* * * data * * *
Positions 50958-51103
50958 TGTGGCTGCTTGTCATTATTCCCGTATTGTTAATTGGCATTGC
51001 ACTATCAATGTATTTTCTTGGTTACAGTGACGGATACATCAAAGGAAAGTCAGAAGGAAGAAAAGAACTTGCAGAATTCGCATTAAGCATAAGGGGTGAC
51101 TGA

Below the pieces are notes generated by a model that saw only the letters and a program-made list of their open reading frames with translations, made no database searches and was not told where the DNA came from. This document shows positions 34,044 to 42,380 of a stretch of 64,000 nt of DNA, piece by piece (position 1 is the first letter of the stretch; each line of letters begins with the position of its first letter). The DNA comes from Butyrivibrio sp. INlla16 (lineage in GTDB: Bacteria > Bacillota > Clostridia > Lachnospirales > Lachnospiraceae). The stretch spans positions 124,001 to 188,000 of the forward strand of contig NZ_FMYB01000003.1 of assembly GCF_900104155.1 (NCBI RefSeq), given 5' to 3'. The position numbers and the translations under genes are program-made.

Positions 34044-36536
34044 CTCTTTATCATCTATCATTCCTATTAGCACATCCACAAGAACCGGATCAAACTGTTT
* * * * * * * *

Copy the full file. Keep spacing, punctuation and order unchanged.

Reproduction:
Positions 50958-51103
50958 TGTGGCTGCTTGTCATTATTCCCGTATTGTTAATTGGCATTGC
51001 ACTATCAATGTATTTTCTTGGTTACAGTGACGGATACATCAAAGGAAAGTCAGAAGGAAGAAAAGAACTTGCAGAATTCGCATTAAGCATAAGGGGTGAC
51101 TGA

Below the pieces are notes generated by a model that saw only the letters and a program-made list of their open reading frames with translations, made no database searches and was not told where the DNA came from. This document shows positions 34,044 to 42,380 of a stretch of 64,000 nt of DNA, piece by piece (position 1 is the first letter of the stretch; each line of letters begins with the position of its first letter). The DNA comes from Butyrivibrio sp. INlla16 (lineage in GTDB: Bacteria > Bacillota > Clostridia > Lachnospirales > Lachnospiraceae). The stretch spans positions 124,001 to 188,000 of the forward strand of contig NZ_FMYB01000003.1 of assembly GCF_900104155.1 (NCBI RefSeq), given 5' to 3'. The position numbers and the translations under genes are program-made.

Positions 34044-36536
34044 CTCTTTATCATCTATCATTCCTATTAGCACATCCACAAGAACCGGATCAAACTGTTT